The halls of the macabre grotesque are decked with plate glass views of the machinations of hell as you continue on to the pathos of heaven.
Some can only stomach this film as a statement against eugenics, though it’s not exactly that. It’s more a warning against meddling with those who are best left alone and a recognition that in reality evil has no predefined physical form. In fact it’s one of the first and best ever comedy horrors in film history while masterfully managing to build an unsettling web of tension and disquiet.
Moreover it’s just a thoroughly enjoyable piece of cinema from start to finish for fans of horror and classic film alike. Normative viewers however might struggle to connect the artistic-moral statement with the disturbing imagery (assuming they get over the fact that it’s all in black and white). It’s also plainly a timeless masterpiece.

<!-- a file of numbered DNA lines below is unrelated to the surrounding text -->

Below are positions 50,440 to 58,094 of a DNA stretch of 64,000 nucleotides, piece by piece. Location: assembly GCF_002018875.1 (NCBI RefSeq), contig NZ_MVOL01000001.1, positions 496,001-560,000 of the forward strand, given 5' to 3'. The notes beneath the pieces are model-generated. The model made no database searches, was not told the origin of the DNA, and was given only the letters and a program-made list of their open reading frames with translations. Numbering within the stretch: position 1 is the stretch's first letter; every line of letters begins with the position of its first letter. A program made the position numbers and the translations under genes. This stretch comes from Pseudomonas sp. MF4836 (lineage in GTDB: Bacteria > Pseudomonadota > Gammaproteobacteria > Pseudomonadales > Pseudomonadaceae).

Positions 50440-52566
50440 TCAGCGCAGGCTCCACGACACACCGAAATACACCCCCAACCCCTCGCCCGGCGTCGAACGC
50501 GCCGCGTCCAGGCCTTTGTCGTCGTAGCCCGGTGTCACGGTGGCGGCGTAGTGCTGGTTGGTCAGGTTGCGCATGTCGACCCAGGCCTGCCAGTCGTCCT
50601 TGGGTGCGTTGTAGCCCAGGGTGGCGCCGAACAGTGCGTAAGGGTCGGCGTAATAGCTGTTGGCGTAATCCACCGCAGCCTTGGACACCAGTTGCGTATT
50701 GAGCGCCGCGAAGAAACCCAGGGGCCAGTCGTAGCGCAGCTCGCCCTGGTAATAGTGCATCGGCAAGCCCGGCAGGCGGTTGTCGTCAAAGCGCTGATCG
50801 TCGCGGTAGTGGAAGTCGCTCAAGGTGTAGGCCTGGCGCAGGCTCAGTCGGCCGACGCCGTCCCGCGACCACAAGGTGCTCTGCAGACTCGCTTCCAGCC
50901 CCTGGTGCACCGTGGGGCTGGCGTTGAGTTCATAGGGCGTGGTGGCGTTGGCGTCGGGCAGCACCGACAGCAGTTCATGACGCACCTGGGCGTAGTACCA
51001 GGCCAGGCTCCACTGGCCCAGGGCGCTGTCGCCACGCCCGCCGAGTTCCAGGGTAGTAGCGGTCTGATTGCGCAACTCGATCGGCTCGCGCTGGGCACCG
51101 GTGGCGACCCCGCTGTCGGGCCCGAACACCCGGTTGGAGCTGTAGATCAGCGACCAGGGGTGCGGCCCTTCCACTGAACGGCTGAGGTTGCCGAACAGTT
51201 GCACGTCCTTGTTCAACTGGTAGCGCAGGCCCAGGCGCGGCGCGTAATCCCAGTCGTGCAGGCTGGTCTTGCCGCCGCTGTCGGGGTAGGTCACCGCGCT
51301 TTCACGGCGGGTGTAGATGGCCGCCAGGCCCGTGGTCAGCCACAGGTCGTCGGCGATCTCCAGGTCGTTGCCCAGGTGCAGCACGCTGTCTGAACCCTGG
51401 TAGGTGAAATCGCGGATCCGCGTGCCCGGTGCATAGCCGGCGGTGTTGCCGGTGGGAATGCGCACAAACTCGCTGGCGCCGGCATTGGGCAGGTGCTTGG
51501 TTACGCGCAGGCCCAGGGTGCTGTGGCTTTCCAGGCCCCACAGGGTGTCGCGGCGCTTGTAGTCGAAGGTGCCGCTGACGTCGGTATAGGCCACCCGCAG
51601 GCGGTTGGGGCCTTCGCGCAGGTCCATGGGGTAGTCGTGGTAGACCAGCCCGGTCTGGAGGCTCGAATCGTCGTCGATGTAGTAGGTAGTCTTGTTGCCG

Through an acceptance of the uncomfortable and unique horrors facing the “genetically disadvantaged” and outright deformed – and doing so without being a pity party – its ultimate achievement is the not so small feat of being a deep and honest reflection on what it means to be human.